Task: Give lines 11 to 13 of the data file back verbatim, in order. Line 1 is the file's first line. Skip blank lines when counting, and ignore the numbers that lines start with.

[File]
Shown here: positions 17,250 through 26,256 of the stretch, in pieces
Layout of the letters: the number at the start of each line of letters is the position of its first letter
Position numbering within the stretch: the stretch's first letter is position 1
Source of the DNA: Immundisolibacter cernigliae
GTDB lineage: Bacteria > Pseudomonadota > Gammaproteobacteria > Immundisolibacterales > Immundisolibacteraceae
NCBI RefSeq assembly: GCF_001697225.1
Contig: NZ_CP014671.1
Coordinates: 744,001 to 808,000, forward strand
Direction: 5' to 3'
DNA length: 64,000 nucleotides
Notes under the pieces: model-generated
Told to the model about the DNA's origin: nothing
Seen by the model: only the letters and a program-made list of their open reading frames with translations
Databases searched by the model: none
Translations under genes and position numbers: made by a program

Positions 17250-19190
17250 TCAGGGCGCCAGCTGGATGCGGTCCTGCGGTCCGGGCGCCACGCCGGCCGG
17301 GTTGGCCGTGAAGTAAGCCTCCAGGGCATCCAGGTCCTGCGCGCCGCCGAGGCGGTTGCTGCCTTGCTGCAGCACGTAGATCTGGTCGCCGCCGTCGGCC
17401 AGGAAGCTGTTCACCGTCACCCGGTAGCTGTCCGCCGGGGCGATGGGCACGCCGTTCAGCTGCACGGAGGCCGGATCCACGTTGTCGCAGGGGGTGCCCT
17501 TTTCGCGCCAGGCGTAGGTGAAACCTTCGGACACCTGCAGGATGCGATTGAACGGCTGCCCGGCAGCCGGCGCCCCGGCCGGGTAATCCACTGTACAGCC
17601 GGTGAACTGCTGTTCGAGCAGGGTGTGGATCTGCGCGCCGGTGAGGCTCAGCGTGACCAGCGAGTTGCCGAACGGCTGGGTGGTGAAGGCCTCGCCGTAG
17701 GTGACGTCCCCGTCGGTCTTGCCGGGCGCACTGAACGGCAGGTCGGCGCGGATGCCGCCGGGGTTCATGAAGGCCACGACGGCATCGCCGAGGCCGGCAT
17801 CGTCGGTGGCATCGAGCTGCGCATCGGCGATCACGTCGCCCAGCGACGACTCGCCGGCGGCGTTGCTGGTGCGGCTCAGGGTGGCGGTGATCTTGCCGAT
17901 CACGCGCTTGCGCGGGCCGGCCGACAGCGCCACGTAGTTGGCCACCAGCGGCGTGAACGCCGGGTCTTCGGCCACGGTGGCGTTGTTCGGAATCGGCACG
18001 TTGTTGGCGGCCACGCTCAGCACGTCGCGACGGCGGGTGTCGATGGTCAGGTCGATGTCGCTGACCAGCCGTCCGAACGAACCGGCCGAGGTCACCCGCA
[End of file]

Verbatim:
Notes under the pieces: model-generated
Told to the model about the DNA's origin: nothing
Seen by the model: only the letters and a program-made list of their open reading frames with translations